How to build a start-up: Launching early stage science companies

Barbara Domayne-HaymanBarbara Domayne-Hayman is an expert in supporting early stage companies in the UK life sciences industry, both as an entrepreneur and now also on the investment side. She has worked extensively in therapeutics and platform technology companies, and more recently in data driven health.

Here, Barbara shares some of the insights she has gained from her experience in helping companies get off the ground:

Prioritise ruthlessly

The CEO of a start-up will constantly be oscillating between the strategic issues that are critical to ensuring long term success and the short-term urgencies that are crucial for the company’s day-to-day operations and even its survival. On a daily basis, the key is constant prioritisation and re-prioritisation. The urgent things have to get done, but it is crucial not to lose track of the bigger picture, which is essential to keeping momentum moving in the right direction.

Start with the end in mind

This is true at many levels. It’s very useful to start with a clear idea of the potential exit routes for your company, and this will be important in selling the proposition to investors. For example, at Puridify, we always knew that there were several major bioprocessing / tools companies who would be interested in buying the company, so we developed a clear and multi-faceted campaign to achieve this from an early stage.

Similarly, for a therapeutics company, it’s helpful to start with an idea of a target product profile (TPP) for the product you aim to develop. In the shorter term, it’s essential to have a clear view of your route to clinical trials, the patient population you want to target and the biomarkers you’ll include in those first human studies. Evidence of discussions with good clinicians is critical from early on – this is something that investors now expect, even in very early stage companies.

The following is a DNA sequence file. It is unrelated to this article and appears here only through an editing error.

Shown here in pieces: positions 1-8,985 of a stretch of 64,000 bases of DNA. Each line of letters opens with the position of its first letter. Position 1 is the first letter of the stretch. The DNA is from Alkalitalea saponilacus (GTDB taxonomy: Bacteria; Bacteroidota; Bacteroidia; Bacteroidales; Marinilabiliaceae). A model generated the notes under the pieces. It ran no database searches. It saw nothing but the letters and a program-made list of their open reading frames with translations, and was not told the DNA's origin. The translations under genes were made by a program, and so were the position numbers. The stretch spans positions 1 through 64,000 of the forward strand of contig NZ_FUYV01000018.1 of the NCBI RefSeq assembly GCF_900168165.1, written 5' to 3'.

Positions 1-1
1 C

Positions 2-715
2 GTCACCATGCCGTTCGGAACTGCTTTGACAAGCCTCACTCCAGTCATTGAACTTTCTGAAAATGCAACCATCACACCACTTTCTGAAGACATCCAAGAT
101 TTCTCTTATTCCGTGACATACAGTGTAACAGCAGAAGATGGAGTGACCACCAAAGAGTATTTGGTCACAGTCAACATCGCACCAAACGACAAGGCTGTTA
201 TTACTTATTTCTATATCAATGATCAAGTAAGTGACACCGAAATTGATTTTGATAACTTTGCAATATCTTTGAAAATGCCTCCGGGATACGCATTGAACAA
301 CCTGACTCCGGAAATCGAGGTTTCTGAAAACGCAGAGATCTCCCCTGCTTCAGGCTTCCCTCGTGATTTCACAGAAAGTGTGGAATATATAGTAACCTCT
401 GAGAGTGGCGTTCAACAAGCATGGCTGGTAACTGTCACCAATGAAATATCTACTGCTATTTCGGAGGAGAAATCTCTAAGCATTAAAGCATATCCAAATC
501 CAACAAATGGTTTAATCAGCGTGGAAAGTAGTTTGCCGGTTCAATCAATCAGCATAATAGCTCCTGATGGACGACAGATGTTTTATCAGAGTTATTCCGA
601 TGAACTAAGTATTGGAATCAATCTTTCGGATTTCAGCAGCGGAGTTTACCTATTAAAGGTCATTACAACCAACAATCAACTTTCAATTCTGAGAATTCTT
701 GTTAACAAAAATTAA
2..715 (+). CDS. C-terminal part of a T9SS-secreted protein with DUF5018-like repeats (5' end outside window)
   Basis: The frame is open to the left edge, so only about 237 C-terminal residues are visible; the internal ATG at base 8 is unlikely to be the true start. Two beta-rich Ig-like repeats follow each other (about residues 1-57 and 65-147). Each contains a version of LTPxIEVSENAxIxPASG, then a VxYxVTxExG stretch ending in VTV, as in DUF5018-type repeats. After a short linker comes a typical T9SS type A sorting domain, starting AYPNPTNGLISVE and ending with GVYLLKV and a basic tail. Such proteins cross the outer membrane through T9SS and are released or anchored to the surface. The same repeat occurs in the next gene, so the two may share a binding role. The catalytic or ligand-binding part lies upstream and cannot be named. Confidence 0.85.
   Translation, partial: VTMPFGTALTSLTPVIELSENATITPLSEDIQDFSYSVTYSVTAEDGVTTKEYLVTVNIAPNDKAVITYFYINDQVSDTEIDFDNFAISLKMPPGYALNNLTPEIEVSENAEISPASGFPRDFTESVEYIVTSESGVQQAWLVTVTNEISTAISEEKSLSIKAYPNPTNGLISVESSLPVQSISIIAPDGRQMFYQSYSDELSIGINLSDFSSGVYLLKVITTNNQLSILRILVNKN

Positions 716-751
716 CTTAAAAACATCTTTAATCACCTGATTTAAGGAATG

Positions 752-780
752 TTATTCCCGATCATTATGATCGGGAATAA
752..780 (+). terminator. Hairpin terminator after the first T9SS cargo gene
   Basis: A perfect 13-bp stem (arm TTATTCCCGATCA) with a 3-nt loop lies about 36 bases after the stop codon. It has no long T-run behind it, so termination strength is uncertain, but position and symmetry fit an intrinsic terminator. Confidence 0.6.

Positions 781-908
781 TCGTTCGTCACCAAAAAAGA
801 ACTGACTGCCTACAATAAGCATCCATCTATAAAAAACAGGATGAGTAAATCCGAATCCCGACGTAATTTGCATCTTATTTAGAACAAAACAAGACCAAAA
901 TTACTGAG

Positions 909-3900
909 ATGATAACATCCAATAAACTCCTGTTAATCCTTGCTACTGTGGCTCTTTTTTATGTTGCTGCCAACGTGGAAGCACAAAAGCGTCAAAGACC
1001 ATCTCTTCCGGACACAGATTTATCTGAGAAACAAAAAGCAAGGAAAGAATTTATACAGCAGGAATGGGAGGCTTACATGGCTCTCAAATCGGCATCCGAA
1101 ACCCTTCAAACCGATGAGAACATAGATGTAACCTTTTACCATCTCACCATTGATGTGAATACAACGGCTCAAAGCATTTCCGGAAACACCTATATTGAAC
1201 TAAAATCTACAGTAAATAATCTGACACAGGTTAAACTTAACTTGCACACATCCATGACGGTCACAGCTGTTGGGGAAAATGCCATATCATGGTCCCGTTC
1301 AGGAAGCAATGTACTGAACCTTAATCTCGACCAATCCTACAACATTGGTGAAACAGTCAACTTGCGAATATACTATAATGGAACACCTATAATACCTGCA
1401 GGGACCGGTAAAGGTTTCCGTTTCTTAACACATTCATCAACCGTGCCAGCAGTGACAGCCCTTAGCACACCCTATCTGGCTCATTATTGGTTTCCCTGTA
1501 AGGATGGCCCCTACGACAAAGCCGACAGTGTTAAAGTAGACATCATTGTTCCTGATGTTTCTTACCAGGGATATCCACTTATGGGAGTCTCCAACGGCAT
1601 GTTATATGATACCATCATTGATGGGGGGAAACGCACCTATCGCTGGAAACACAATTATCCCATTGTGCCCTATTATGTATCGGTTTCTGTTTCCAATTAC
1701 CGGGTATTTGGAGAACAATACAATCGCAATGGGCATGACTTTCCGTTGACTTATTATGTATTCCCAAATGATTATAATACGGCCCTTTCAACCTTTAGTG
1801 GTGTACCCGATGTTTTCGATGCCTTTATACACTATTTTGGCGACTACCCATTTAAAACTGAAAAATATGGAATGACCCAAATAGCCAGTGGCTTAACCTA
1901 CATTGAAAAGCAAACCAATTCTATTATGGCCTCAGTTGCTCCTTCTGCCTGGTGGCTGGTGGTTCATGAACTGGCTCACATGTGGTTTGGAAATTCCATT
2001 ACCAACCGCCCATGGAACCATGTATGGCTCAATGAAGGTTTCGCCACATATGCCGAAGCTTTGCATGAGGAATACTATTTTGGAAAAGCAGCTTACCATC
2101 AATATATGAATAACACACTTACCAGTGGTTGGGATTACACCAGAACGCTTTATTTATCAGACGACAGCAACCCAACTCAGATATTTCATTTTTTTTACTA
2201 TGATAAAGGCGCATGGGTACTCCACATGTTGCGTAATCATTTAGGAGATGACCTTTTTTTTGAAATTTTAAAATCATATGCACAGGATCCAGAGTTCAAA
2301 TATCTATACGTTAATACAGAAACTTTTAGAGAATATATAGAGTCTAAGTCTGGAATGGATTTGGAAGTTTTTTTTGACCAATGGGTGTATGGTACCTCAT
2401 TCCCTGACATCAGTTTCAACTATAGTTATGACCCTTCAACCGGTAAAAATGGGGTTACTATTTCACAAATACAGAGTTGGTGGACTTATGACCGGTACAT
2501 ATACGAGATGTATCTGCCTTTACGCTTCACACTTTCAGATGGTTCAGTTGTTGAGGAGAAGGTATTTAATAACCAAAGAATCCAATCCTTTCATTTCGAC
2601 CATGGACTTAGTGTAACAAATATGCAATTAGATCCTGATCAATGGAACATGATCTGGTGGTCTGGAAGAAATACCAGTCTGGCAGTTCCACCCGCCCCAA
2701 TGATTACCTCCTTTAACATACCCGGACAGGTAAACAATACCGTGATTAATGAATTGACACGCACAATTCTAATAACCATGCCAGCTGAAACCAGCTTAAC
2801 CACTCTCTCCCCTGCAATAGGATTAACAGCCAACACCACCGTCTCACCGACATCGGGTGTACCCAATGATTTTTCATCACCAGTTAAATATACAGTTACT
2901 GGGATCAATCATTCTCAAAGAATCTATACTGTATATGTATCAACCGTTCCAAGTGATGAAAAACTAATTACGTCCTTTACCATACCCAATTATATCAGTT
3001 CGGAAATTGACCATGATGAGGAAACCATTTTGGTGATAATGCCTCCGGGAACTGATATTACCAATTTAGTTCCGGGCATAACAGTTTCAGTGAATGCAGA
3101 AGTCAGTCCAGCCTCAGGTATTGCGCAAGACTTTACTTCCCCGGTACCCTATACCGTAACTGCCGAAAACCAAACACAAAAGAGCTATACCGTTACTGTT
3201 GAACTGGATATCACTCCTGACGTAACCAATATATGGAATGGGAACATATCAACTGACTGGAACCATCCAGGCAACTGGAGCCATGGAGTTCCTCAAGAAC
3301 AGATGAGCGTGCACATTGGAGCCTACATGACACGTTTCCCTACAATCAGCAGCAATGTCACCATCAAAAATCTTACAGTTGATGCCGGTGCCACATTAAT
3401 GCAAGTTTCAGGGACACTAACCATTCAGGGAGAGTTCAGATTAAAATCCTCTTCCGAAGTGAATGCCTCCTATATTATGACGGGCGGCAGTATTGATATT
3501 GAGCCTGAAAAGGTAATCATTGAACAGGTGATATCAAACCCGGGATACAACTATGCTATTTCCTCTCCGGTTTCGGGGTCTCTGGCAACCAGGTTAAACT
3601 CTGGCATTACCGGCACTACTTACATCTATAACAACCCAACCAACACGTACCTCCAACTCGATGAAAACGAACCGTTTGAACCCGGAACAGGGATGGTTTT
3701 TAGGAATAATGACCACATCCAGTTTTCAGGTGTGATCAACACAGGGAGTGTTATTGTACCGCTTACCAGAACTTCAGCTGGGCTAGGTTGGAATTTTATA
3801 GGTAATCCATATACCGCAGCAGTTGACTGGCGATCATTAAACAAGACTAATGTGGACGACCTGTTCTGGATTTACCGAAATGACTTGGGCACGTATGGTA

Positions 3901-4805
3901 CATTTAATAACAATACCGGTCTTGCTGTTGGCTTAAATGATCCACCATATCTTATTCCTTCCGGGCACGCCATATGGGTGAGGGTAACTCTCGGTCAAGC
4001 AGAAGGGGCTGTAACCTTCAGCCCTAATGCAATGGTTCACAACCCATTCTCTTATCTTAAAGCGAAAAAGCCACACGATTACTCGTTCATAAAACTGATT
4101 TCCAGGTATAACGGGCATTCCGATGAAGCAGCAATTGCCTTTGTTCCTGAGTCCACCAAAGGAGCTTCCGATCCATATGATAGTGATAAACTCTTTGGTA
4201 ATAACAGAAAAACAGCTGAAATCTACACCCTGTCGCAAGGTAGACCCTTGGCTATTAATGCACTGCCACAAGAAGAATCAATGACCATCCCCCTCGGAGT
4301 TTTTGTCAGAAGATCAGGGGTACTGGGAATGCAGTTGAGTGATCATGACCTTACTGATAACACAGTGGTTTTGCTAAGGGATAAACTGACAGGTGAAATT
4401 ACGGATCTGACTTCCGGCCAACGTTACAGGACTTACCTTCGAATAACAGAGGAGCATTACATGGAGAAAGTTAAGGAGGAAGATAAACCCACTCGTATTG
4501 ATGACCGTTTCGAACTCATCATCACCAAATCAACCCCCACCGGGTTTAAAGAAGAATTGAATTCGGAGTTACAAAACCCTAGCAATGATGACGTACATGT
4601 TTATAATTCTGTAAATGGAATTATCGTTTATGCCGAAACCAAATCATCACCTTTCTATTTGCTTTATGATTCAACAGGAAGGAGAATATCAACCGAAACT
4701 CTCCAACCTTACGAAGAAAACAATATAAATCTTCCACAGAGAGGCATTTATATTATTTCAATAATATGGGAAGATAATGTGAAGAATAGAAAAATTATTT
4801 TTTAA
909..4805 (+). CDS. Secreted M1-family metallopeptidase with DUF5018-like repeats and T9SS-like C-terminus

Focus

One of the hardest things for a start-up to decide is the degree of focus. With limited resources (mainly the team’s time), and insufficient focus, you risk spreading yourselves too thinly and achieving little. If you focus on only one area, you may not pick the right one, depending on what is your basic technology, so your risk of failure increases. This can be an area where the company and investor interests may not align perfectly – generally investors diversify their risk through their portfolio, so they tend to prefer a high degree of focus in a start-up. The start-up’s management are clearly aligned in wanting success, but also have a greater interest in ensuring the survival of the company, so may want to run more projects in parallel. Usually the best route is a high degree of focus, but with some risk mitigation in terms of having a Plan B ongoing, just in case things don’t go as expected, but this is one of the most important decisions a company will take.

Human resources in the widest sense

It almost goes without saying that the team is as important as the technology in an early stage investment. There must be good chemistry between the founders and then each subsequent person added to a small team changes the dynamics, so it is critical to make the right hiring decisions. In addition to direct team members, it’s crucial to involve the best possible professional advisers and consultants, whether formal or informal, and to put effort into building positive relationships with these people. You want them to feel motivated to write those vital introductory emails or to put your work to the front of the queue when it matters.

Intellectual property, choose your advisor wisely

Protecting your idea is critical to obtaining investment and to beating the competition in the longer term. It’s important to find patent attorneys who understand what you are trying to achieve as a company, and who will help you develop an IP strategy overall rather than simply taking a transactional approach and filing a patent to protect each piece of technology.

Funding, don’t underestimate how much time it will take

Raising funds will occupy much of any early stage company CEO’s time. Using your network of contacts is the most effective approach, as a ‘warm referral’ is often the only way to get an investor’s attention – they are bombarded with hundreds of great proposals from people they don’t know, so a personal referral represents some form of screening or validation. Get out on the conference circuit, choosing the events carefully as your time is your most limited resource, and meet as many relevant people as you can using a carefully practised elevator pitch. Make sure that you are asking for sufficient funds as things always take longer and cost more than you estimate. Don’t forget to add at least 6 months additional runway. You will need to raise sufficient funds to reach a real value inflection point – something that investors will agree significantly de-risks the company – and then six months further funding to allow time to raise the next funding round. Investors always know when you are running low on cash, and that is not the best time to strike a good deal.